Start your engines and watch for the green flag, because Martinsville Speedway is heading into its 72nd season, and 70th as a foundational track on the NASCAR circuit.
Known as the “Paperclip” and “the Half-Mile of Mayhem,” Martinsville hosted one of NASCAR’s eight Strictly Stock races in 1949. That marked the first year of what’s known today as the Monster Energy NASCAR Cup Series.
NASCAR returns to Martinsville for a weekend of racing that culminates on Sunday, March 24, for the STP 500, its spring Monster Energy NASCAR Cup Series race at the track. NASCAR’s fall Martinsville race, the First Data 500, is scheduled for Sunday, October 27.
The Southside Virginia track’s unique shape and the intensity of the racing there makes it stand out amid a crowd of super speedways. NASCAR fans love Martinsville for its unique style of racing.
H. Clay Earles carved Martinsville Speedway out of Henry County clay in 1947. He opened on July 4 of that year with just 750 seats but a crowd of over 6,000 fans. Future champion, legend, and NASCAR Hall of Fame member Red Byron won the first race.
Two years later, Martinsville hosted the sixth race in NASCAR’s first series. It quickly became a fan favorite for its unique layout: two 800-foot straightaways hooked together by short, tight and almost flat turns with just 11 degrees of banking. The demanding layout consistently produces some of the wildest racing each season.
Other than being paved in 1955, the track configuration has consistently remained the same. Just about everything else has changed, however.
In 1976, the turns were repaved with concrete. Nearly three decades later, in April of 2004, a large chunk of concrete became dislodged and damaged Jeff Gordon’s car. As a result, the track was repaved with new concrete and asphalt.
The mayhem for which Martinsville is known has been present pretty much from the beginning, as have the legendary names. In 1951, only four cars were running at the finish, the fewest of any race ever held at the speedway. Then-22-year-old Richard Petty became the youngest winner at Martinsville in 1960. Petty still holds the record for the most wins at the track, with 15. In 1991, 51-year-old Harry Gant became the oldest winner.
Martinsville was long known for having two pit roads, which led to a competitive imbalance in terms of how pit stops worked during cautions. In 1999, the pit road was reconfigured to extend from the entrance of turn 3 to the exit of turn 2, allowing a garage to be built inside the track. Additionally, the infield houses a top-flight care center at one end and a modern media center in the middle. The speedway added a pedestrian tunnel beneath the fourth turn a few years ago.
In 2017, the track added a state-of-the-art LED lighting system. Then, last year, atop the suites in turns one and two, it opened the Skydeck, which offers one of the best views in all of racing, along with grandstand tickets, food, drink and pre-race live music.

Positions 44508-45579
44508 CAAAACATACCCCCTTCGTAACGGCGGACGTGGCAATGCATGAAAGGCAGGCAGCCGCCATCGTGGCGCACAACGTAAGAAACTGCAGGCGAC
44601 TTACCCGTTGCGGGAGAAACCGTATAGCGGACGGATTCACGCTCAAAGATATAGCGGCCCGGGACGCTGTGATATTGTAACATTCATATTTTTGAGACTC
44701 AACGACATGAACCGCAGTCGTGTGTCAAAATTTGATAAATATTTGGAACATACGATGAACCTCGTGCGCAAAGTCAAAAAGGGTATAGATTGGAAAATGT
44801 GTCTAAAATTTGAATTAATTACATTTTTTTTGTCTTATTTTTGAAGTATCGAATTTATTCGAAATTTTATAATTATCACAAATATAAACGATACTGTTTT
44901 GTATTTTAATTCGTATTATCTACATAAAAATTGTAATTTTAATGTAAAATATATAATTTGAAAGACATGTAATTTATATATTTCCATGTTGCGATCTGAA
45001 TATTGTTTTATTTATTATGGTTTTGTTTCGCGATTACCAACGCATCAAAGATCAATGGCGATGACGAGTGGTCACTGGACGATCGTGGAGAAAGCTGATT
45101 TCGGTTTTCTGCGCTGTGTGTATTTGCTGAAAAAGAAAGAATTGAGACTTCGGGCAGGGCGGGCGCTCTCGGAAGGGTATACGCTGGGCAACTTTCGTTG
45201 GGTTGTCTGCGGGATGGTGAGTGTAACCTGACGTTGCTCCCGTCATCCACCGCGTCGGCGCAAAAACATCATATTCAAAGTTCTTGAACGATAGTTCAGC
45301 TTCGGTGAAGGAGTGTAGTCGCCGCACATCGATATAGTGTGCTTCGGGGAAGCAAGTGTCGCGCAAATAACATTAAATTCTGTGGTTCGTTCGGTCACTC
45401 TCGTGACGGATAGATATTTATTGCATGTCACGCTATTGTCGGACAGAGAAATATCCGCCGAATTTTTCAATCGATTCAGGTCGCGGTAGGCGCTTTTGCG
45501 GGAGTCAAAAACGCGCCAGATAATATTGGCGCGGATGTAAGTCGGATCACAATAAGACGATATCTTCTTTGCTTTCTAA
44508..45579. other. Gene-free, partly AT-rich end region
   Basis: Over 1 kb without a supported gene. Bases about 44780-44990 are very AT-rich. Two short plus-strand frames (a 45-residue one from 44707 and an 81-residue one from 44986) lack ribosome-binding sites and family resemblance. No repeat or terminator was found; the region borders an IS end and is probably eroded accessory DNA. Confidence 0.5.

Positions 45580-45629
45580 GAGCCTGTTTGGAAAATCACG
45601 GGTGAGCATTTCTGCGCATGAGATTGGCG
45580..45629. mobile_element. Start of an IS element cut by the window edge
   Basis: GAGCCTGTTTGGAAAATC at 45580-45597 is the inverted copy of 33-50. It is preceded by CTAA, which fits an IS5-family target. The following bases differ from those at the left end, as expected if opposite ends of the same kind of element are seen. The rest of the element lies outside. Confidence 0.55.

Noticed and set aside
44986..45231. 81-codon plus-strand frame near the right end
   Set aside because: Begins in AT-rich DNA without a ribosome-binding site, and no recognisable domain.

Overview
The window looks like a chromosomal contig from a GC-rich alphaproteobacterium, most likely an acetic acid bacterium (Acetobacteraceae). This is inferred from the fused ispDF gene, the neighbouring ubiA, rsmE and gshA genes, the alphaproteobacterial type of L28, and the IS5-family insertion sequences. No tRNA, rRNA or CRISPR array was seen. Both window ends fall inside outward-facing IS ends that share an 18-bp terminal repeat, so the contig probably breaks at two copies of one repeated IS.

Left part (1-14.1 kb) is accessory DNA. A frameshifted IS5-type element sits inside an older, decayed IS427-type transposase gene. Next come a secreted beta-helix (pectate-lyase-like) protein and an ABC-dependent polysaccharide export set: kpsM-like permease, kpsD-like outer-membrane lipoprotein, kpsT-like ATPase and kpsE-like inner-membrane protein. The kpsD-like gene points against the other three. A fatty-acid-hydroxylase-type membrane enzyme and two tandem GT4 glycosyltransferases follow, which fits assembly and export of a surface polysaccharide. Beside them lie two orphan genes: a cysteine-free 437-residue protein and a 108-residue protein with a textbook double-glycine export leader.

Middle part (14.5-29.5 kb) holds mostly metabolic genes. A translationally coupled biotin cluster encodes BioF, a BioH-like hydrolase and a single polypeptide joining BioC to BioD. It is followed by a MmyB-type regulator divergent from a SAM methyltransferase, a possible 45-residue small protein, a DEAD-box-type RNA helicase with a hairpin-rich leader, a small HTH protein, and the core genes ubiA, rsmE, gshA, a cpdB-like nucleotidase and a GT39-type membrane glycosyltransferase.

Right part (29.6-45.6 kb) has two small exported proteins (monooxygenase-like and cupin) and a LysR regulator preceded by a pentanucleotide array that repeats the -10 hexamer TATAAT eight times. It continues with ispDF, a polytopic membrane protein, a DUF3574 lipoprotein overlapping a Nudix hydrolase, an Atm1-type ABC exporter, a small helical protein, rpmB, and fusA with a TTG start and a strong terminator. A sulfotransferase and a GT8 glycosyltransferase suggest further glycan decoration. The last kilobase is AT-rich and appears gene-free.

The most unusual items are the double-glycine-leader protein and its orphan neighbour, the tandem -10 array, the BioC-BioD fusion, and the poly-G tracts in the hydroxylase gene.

The stands around the track have grown, too. Today, 60,000 seats reach skyward from the edge of the racing surface, topped by VIP Suites and a state-of-the-art press box.
“The secret to success in our business is giving the customer what he wants,” Earles said before his death in 2000. “When a man plunks down his money, he deserves the best. You try to make him comfortable, give him a great show and make sure he gets his money’s worth. And we’ve always tried to do just that.
“Your customers are your greatest assets and that will never change. You actually sell the customer a memory as much as a race. If their memories are good, they’ll keep coming back.”
Martinsville Speedway was purchased by International Speedway Corporation in 2004. But Earles’ grandson, W. Clay Campbell, who has been the track’s president since 1988, carries on the family tradition.
“Martinsville Speedway is constantly growing and we expect to continue that trend for many years to come,” said Campbell, who remained as the track’s president after the facility was purchased by International Speedway Corporation in 2004. “My grandfather often said that Martinsville Speedway is a work in progress, that it would never be finished. We all still believe that…we will always be working to make it better for the fans.”
The spring race
That very first NASCAR race at Martinsville in 1949 took place in the heat of July. Beginning the following year, the track has hosted two top-tier races. In the process, it has become NASCAR’s oldest, continuously running track. Drivers look forward in anticipation—and maybe a little fear—to running the paperclip track twice a year. That was the case for drivers in the Grand National Division (1950-70), the Winston Cup Series (1971-2003), the Nextel Cup Series (2004-2007), the Sprint Cup Series (2008-2016), and, since 2017, the Monster Energy NASCAR Cup Series.
Sunday’s STP 500 makes the 141st points race in the series at Martinsville.
Like the first robin, the first frogs, or the first trout lilly, that first race each year at Martinsville marks the coming of spring.